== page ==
To break down this further, the general budget considered the following for the expenses in terms of the personnel: training and incentives. For the personnel training, the group would provide the primers for instructions on data collection and food for the personnel during the orientation. For the incentives, the group decided to put on a system in which the personnel would be motivated to provide the group with data needed. This system would give an incentive of PhP 40.00 for every 3 survey forms accomplished. Table 13. Budget for personnel training and incentives Budget Allocation Primer (Printing) Food(Mamon) Incentives for every 3 survey forms TOTAL PERSONNEL COST

Unit Price (PhP) 10 20

Quantity 34 34

Cost (Php) 340.00 680.00

40

20

800.00 PhP 1820.00

On the other hand, the general budget considered the following for the expenses in terms of the materials and equipment needed for: pretesting, data collection and thesis writing. For both pretesting and data collection, the group 51

Underinsurance among Women who have availed of PhilHealthâ&#x20AC;&#x2122;s MCP would provide photocopy expenses for questionnaires to be used for pretesting and data collection, ball pens for survey administration, survey collection box for data storage. For thesis writing, the group considered the printing for an approximated 100 pages for the final thesis and bookbinding services for the final thesis output. Table 14. Budget for materials and equipment Budget Allocation Survey Collection Box Ballpens Photocopy (5 pages X 0.60) Padlock Printing for 100 pages Bookbinding TOTAL PERSONNEL COST

Unit Price (PhP) 200 4.5

Quantity 17 34

Cost (Php) 3400.00 153.00

3 80 100 60

350 17 4 4

1050.00 1360.00 400.00 600.00 PhP6603.00

The general budget considered for the travel is divided into two parts: gasoline consumption expenses and transportation cost. For the first leg of the travel, the group will be travelling to Pasig by car. The budget required for the trips is computed by multiplying the amount of the gas consumed based on the distance travelled and the mileage of the car. Table 15. Budget for gasoline consumption Mileage (km/L)

9.4

Distance from Ateneo to Pasig (km) 14

Gas Consumed (L)

Cost of Gas Consumed (PhP)

Total Number of Trips

TOTAL GASOLINE COST

1.49

42

34

PhP 2126.81

For other half of the leg, the group will be going to the health centers via tricycle trips for some streets are not accessible by car. Considering the amount for special rides, the total number of health centers and the total number of visits, the bulk of the budget, in general, would consist of transportation costs. Table 16. Budget for tricycle rides Tricycle Ride Cost for Special Trips (PhP) 25.00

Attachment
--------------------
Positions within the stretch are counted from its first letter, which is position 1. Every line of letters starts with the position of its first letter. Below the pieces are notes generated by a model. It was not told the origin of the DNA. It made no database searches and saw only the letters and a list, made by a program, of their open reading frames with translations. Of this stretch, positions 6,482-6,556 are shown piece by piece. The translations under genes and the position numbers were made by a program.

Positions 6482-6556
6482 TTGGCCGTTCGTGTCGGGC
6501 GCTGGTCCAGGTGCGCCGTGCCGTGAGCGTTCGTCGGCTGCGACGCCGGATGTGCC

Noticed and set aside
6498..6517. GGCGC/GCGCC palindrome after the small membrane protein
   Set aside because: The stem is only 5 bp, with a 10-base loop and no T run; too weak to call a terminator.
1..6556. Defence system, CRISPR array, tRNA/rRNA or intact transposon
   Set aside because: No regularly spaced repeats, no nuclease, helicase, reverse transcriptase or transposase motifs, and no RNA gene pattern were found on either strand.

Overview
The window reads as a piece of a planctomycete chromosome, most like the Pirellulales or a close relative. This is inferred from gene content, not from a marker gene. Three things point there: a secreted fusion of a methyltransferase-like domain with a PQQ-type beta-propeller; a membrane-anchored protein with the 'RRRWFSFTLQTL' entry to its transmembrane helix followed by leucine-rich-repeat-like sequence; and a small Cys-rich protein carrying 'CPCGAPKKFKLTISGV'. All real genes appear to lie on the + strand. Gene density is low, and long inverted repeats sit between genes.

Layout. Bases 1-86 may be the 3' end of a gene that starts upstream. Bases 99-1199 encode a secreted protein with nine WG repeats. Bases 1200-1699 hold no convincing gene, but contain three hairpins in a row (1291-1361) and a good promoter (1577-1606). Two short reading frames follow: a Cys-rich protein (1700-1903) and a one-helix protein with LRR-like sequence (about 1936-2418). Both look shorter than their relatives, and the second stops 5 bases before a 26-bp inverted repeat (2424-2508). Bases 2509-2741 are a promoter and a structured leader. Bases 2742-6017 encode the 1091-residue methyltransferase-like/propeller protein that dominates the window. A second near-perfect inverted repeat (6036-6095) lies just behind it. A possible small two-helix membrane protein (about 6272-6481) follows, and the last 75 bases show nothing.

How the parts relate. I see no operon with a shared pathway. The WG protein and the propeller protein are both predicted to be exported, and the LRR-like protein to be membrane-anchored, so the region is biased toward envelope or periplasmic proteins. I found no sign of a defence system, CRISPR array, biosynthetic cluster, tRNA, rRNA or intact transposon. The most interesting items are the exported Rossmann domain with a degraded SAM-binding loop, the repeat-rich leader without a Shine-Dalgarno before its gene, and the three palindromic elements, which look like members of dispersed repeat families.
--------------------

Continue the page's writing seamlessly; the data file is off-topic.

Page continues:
Total Number of Health Centers

Total Number of Visits

17

34

52

TOTAL TRANSPORTATION COST PhP 14 450.00

Underinsurance among Women who have availed of PhilHealthâ&#x20AC;&#x2122;s MCP In order to finance the study, the group is primarily going to spend out of the memberâ&#x20AC;&#x2122;s pocket to compensate. In order to do this, each member will shelve out PhP 4166.35. In order to lessen this amount, the group intends to apply in thesis research funding grants such as the annual Sanggunian student subsidy system and other research grants across the country.

53

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Underinsurance among Women who have availed of PhilHealthâ&#x20AC;&#x2122;s MCP APPENDICES Appendix A Means Test A. Katangian ng Tirahan 1. Kubeta: Wala Flush gamit ang Poso Negro Flush gamit ang isang butas sa sahig Diretso sa butas Diretso sa Kanal, Ilog o Dagat Binubuhusan Iba: 2. Pinanggagalingan ng Iniiinom na Tubig: May gripo sa loob ng bahay May gripo sa loob ng bakuran Pampublikong poso Batis/Lawa/Ilog Tubig mula sa Ulan Tubig na nabibili Iba: 3. Koneksyon sa Kuryente (Meralco): Meron Wala B. Kagamitan sa Bahay Gamit Radyo/Stereo TV VCD/VHS/DVD Telepono (Landline) Cellphone Computer Refrigerator Washing Machine Air Conditioner Microwave Oven Kotse/Jeep/Motorsiklo

___________

Meron

61

Wala

Underinsurance among Women who have availed of PhilHealthâ&#x20AC;&#x2122;s MCP Appendix B The Short-Form-12 Health Status Survey This SF-12 survey which has been adopted from QualityMetric, Inc., will serve as the basis for scoring the perceived health status component for the study. While answering this survey, tick the box which corresponds to the answer that you feel is most appropriate to your situation based on the question asked. A. General Health Subdomain 1. In general, would you say your health is excellent, very good, good, fair, or poor?